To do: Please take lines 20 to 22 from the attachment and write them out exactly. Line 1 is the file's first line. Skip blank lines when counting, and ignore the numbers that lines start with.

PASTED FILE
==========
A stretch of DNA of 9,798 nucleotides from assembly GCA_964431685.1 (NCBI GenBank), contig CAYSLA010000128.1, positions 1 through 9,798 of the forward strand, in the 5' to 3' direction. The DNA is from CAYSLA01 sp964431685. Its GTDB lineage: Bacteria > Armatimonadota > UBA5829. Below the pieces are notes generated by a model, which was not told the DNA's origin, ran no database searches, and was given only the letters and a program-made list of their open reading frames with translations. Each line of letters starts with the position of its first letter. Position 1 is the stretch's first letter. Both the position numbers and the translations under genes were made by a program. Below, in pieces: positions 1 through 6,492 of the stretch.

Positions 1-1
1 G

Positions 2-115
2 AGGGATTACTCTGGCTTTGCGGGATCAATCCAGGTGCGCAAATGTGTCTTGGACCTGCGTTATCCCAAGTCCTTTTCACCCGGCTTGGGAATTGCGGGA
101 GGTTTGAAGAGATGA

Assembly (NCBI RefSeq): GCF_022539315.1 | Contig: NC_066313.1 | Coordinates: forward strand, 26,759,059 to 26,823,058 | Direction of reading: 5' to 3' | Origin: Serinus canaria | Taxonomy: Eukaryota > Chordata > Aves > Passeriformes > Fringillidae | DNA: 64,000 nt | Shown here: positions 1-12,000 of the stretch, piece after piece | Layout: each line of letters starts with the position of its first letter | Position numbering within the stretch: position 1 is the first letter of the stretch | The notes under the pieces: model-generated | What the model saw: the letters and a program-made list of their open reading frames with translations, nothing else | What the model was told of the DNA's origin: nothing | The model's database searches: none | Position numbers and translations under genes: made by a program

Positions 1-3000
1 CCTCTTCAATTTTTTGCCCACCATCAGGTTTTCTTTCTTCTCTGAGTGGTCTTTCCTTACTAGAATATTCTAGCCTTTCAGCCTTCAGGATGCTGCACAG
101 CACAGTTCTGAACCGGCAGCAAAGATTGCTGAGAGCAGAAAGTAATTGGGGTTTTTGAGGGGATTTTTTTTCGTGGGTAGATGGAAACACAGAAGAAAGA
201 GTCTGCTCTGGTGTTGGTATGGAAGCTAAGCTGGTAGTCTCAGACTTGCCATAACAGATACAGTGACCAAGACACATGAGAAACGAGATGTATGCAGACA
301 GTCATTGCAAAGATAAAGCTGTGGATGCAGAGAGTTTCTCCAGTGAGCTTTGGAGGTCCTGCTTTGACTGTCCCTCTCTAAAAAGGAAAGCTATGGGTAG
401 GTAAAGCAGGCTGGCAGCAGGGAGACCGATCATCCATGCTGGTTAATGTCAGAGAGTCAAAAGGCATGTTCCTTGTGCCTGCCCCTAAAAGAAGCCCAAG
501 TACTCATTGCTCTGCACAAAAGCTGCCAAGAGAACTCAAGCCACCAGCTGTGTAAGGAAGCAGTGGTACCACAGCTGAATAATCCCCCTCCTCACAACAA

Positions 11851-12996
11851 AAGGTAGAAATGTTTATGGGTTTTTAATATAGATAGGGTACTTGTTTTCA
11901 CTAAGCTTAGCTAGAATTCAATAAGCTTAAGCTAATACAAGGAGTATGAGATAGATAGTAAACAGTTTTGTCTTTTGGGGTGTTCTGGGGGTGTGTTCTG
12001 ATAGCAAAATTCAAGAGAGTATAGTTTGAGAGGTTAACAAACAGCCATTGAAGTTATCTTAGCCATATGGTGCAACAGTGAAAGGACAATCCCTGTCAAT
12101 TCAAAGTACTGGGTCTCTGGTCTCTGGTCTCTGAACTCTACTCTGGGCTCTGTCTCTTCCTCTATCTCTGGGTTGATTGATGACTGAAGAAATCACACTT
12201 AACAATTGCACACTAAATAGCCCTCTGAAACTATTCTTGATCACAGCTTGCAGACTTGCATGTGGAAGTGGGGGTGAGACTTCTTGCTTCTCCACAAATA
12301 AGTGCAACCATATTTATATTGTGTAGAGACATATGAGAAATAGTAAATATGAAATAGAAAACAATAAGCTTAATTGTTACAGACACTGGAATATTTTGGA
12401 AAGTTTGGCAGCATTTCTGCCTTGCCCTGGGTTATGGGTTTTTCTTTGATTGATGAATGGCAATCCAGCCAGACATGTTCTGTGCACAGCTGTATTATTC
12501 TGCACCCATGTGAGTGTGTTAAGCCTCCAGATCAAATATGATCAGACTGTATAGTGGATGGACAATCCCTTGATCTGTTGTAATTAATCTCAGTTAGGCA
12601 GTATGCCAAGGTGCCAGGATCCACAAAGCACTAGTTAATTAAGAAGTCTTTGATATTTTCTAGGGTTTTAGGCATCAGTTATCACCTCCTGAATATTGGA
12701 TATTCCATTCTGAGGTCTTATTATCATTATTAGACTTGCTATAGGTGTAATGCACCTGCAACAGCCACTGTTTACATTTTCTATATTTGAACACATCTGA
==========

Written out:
12201 AACAATTGCACACTAAATAGCCCTCTGAAACTATTCTTGATCACAGCTTGCAGACTTGCATGTGGAAGTGGGGGTGAGACTTCTTGCTTCTCCACAAATA
12301 AGTGCAACCATATTTATATTGTGTAGAGACATATGAGAAATAGTAAATATGAAATAGAAAACAATAAGCTTAATTGTTACAGACACTGGAATATTTTGGA
12401 AAGTTTGGCAGCATTTCTGCCTTGCCCTGGGTTATGGGTTTTTCTTTGATTGATGAATGGCAATCCAGCCAGACATGTTCTGTGCACAGCTGTATTATTC